The big caveat to all this of course is that these changes have only happened on the US side. American filmmakers will likely soon be able to easily travel legally to Cuba, but getting your gear into the country and producing on the ground there is an entirely different question and maybe a subject for another post. It's all definitely possible and there are several different ways to go about producing there, though it will be interesting to see how Cuba reacts to the increase in non-tourist Americans. For local crew, there's a very talented and growing independent film community in Havana and they have one of the region's top film schools nearby so there's no shortage of capable talent.

Jennifer Redfearn and Tim Metzger, Touch the Light

Academy Award-nominees Jennifer Redfearn and Tim Metzger are the director/producer and producer, respectively, of the documentary Touch the Light, currently in post-production.

Touch the Light
Credit: Touch the Light

Jennifer Redfearn and Tim Metzger: For the past three years, we've been making a documentary film about three blind Cuban women called Touch the Light. We were drawn to Cuba because of its rich culture, complex political history and because the island has been undergoing significant change. And we were looking for an intimate character-driven story that would give U.S. audiences a deeper understanding of Cuban family life. The film was worth fighting for, but it was often difficult to make given the prior restrictions. 

To legally make a film in Cuba, U.S. filmmakers will still need permission from the Cuban government and support from one of the Cuban filmmaking institutions.

With the recent changes, Obama expanded the category of general licenses, which don't require a review process. These changes will hopefully make it easier for filmmakers to plan out their productions and travel to Cuba. The Treasury Department will be releasing new regulations in the coming weeks so filmmakers should look closely at these before making travel plans.

But figuring out logistics and permission from the U.S. side is only half of the puzzle. To legally make a film in Cuba, U.S. filmmakers will still need permission from the Cuban government and support from one of the Cuban filmmaking institutions. Both government and non-governmental entities support foreign productions. The Asociación Cubana del Audiovisual supported our work visas for Touch the Light. Obtaining legal permission is particularly important if filmmakers are traveling with a lot of equipment or returning multiple times to follow a long form story.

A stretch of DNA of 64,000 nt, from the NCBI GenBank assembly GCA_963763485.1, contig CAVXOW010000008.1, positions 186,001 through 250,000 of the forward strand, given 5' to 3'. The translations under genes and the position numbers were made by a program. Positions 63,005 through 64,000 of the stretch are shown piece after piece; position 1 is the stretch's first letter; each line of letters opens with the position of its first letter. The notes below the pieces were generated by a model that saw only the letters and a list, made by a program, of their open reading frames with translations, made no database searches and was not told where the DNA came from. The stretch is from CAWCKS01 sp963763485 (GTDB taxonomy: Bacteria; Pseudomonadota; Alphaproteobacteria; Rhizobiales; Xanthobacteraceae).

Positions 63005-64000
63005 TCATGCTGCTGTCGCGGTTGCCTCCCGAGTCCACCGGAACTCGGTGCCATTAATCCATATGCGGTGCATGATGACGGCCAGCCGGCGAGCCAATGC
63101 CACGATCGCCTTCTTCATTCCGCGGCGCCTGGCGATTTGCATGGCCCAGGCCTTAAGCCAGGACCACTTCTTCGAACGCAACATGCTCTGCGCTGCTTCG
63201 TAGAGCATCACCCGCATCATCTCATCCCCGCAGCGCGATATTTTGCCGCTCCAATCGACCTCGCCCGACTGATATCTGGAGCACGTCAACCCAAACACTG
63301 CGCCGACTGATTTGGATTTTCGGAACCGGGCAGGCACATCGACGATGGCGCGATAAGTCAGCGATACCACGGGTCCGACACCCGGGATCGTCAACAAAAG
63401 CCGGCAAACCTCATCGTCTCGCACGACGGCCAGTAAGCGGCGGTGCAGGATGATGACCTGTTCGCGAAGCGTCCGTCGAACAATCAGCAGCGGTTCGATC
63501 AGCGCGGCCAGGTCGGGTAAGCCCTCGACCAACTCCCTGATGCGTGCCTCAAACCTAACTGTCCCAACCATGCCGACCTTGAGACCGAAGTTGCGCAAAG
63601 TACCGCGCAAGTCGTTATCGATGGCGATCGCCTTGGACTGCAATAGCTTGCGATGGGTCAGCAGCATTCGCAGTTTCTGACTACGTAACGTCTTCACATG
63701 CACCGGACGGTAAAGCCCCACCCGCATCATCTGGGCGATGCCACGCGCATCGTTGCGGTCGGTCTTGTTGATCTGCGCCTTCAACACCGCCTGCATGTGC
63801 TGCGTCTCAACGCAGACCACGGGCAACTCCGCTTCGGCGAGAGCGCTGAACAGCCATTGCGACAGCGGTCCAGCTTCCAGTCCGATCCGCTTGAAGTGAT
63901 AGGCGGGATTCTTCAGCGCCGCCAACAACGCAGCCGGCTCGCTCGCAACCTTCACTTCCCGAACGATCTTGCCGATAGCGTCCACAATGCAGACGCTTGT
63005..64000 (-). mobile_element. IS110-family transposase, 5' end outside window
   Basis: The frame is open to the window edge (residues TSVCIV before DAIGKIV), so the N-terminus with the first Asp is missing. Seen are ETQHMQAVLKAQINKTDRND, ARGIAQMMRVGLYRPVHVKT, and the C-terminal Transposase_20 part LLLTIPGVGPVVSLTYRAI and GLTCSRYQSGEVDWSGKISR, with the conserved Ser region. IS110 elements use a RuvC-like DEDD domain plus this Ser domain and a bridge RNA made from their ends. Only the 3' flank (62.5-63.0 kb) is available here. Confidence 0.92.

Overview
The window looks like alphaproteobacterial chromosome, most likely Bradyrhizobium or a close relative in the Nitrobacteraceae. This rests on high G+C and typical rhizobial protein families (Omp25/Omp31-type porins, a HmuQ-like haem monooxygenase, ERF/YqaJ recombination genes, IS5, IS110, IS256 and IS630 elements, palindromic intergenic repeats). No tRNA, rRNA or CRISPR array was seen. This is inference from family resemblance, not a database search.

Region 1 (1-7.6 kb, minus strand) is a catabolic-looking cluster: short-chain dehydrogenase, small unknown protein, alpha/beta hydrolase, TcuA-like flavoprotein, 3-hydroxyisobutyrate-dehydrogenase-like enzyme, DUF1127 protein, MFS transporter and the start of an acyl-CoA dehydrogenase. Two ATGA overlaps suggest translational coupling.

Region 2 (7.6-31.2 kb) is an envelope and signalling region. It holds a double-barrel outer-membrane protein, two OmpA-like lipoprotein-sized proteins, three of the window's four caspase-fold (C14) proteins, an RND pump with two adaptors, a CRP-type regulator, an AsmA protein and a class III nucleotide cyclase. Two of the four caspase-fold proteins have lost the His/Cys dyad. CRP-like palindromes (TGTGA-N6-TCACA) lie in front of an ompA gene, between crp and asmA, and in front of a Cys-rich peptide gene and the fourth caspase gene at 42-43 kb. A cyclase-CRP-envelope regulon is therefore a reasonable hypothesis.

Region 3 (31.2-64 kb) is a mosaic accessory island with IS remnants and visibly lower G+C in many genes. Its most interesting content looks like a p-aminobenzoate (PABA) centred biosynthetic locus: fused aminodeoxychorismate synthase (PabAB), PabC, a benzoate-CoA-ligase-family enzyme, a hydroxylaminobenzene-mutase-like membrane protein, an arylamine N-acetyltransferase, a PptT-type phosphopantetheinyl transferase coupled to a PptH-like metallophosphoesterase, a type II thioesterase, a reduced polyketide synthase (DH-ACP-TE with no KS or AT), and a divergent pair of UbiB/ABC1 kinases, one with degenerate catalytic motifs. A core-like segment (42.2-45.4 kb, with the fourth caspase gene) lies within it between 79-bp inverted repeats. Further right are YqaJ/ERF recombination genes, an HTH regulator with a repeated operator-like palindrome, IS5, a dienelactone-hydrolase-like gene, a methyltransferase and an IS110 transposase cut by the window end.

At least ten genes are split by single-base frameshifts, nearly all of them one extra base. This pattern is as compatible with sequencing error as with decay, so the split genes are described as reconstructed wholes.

Easing the travel restrictions will allow more stories to be discovered. In a scene from our documentary Touch the Light, our character Margarita enters a darkened 1950's-era movie theater in Havana surrounded by fellow blind audience members. They're screening the classic Cuban film Lucía by Humberto Solás, accompanied by audio description that allows the visually impaired audience to engage with the film as never before. The blind cinema club shows Cubans' aptitude for ingenuity and social inclusion. It also highlights Cuba's own rich cinema tradition. From a filmmaking point of view, one of the greatest effects of the improving relationship between our two countries will be the increasing cultural exchange and cross-pollination between American and Cuban filmmakers.     

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3 Comments

"Local productions and co-productions will be able to access much needed US technology, from an Alexa Camera to a hard drive or editing equipment"

Except Arri is German company.

January 22, 2015 at 1:55PM

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zetty
Filmmaker
860

Sennheiser is too. RODE is Australian. Sony and Canon are Japanese. But something tells me the equipment itself is going to be much more likely to come from America, mere hundreds of miles away, than from the other side of the world...

January 30, 2015 at 9:38AM

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Ryan Koo
Founder
Writer/Director

definitely. a vast majority of the film equipment in Cuba comes from person to person imports from the US

March 5, 2015 at 9:50AM

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Alex Mallis
Director / DP / Editor